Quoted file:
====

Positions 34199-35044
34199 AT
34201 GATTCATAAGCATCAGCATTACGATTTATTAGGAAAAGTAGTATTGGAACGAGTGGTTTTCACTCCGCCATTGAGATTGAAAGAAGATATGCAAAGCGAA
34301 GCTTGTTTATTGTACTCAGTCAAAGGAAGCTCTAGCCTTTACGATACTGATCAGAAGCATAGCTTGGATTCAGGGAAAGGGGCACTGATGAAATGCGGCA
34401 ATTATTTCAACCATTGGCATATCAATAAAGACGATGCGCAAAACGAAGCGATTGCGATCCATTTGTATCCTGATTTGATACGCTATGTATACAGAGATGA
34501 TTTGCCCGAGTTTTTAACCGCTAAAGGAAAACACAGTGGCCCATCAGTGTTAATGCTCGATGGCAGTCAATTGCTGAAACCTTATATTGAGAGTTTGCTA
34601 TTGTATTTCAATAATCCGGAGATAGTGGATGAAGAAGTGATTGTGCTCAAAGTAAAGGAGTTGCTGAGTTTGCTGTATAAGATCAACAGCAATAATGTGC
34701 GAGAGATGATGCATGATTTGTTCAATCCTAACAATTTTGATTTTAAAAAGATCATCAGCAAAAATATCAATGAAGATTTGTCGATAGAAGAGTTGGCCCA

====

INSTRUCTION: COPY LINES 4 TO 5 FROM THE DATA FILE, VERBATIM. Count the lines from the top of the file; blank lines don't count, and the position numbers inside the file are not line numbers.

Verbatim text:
34301 GCTTGTTTATTGTACTCAGTCAAAGGAAGCTCTAGCCTTTACGATACTGATCAGAAGCATAGCTTGGATTCAGGGAAAGGGGCACTGATGAAATGCGGCA
34401 ATTATTTCAACCATTGGCATATCAATAAAGACGATGCGCAAAACGAAGCGATTGCGATCCATTTGTATCCTGATTTGATACGCTATGTATACAGAGATGA